Women and Public Policy Program Seminar Series
Why Women Mobilize: Dissecting and Dismantling India’s Political Gender Gap with Soledad Prillaman

Why Women Mobilize: Dissecting and Dismantling India’s Political Gender Gap with Soledad Prillaman

January 23, 2019

In India, there persists a striking gender gap in political participation and representation. This political gender gap persists despite decades of democracy and universal adult suffrage, rapid economic development, and large-scale policies aimed at women's political empowerment. Women's political participation is important not only on normative grounds of inclusion, but because research shows that when women do participate, politics changes. Presenting findings from her book project, Soledad Prillaman evaluates the importance of social networks for women's political empowerment and documents how women who have become active political agents  are received and resisted by traditional political networks.

Soledad Prillaman, Postdoctoral Fellow, Nuffield College, Oxford University

 

Does Group Farming Empower Rural Women? India’s Experience with Bina Agarwal

Does Group Farming Empower Rural Women? India’s Experience with Bina Agarwal

January 23, 2019

Few programs for economically empowering rural women focus primarily on farming—the one occupation in which women have the most experience in largely agrarian economies. Thus, two Indian initiatives–in Telangana and Kerala– stand out. These initiatives are unique because they seek to improve women’s livelihoods within agriculture through an innovative institutional form, namely group farming. In this seminar, Bina Agarwal examines whether pooling land, labor, and capital and cultivating jointly, enables women farmers to overcome resource constraints and outperform individual male farmers in the same regions.

Bina Agarwal, Professor of Development Economics and Environment, University of Manchester; Diane Middlebrook and Carl Djerassi Visiting Professor, University of Cambridge

The Mommy Effect: Do Women Anticipate the Employment Effects of Motherhood? with Jessica Pan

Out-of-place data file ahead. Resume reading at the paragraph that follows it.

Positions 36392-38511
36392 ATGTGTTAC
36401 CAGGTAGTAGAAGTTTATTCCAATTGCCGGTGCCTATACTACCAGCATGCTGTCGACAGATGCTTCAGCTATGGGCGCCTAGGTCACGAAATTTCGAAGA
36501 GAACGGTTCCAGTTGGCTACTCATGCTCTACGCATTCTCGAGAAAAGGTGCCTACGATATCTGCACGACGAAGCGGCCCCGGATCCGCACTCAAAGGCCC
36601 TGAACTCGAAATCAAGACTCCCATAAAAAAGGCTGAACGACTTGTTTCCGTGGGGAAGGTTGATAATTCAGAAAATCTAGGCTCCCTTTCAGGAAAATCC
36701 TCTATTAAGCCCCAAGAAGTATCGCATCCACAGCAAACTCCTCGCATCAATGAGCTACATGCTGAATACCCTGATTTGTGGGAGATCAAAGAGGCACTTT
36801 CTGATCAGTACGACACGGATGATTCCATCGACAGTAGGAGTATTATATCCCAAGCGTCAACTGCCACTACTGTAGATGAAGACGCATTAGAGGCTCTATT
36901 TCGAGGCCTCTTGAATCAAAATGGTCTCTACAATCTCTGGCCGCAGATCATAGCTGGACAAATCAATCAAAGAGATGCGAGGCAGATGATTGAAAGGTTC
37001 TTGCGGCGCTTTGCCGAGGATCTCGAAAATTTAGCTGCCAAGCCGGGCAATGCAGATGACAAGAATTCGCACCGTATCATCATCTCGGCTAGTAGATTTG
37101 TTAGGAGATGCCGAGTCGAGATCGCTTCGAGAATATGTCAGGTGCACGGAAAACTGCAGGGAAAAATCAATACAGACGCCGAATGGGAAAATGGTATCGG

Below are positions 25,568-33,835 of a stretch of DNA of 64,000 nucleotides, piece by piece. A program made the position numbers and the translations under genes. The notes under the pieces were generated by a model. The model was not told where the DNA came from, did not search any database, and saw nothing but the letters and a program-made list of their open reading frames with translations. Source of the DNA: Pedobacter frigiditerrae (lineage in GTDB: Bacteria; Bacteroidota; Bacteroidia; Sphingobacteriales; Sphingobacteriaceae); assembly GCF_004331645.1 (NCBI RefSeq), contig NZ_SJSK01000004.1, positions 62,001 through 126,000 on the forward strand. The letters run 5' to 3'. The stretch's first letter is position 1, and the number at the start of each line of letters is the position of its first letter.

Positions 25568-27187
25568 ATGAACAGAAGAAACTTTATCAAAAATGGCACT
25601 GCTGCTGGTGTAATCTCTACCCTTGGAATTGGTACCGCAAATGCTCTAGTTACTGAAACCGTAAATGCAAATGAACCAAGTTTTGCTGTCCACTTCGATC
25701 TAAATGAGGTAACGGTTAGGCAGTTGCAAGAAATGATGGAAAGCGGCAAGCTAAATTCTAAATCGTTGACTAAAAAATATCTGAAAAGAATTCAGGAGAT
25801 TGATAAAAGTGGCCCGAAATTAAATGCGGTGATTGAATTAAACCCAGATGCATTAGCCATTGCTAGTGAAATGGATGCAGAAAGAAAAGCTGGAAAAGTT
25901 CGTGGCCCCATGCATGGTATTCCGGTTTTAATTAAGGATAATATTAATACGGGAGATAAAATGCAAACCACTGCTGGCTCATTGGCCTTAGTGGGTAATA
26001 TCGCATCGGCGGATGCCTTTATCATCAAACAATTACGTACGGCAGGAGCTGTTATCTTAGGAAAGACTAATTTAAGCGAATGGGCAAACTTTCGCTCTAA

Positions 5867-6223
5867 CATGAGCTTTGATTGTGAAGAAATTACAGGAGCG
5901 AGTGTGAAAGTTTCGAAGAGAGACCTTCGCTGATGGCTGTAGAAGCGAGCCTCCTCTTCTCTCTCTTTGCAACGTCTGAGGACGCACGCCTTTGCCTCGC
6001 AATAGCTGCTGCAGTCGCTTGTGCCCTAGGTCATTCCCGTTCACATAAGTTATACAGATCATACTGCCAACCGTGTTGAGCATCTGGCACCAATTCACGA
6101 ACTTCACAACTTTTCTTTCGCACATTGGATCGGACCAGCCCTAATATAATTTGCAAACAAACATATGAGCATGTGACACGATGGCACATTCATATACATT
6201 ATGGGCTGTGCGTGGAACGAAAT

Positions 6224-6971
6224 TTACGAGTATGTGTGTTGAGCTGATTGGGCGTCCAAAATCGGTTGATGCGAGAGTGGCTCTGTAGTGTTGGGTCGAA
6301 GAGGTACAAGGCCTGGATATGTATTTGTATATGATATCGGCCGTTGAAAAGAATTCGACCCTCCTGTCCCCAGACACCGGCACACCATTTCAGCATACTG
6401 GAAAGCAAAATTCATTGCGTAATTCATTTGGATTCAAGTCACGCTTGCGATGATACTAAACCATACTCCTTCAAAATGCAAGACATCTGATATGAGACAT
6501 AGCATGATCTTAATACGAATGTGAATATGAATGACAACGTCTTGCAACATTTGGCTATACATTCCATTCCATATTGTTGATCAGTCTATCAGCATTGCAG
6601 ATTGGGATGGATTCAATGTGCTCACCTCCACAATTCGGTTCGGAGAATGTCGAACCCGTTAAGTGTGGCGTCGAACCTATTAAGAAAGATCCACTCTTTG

The Mommy Effect: Do Women Anticipate the Employment Effects of Motherhood? with Jessica Pan

January 23, 2019
 
After decades of convergence, the gender gap in employment outcomes has recently plateaued in many wealthy countries, despite the fact that women have increased their investment in human capital over this period. In this seminar, Jessica Pan analyzes these two trends using an event-study framework with data from the U.S. and U.K. Her findings provide evidence that women in modern cohorts underestimate the impact of motherhood on their future contributions to the labor market. Upon becoming parents, women adopt more negative views toward female employment and report that parenthood is harder than they expected. Jessica also examines whether young women’s expectations about the future labor supply are correct when they make their key educational decisions. She finds that female high school seniors are increasingly and substantially overestimating the likelihood they will be in the labor market in their thirties, which is a sharp reversal from previous cohorts of women who substantially underestimated their future labor supply. Jessica concludes the seminar by specifying a model of women’s choice of educational investment to reconcile the expectations of motherhood across generations.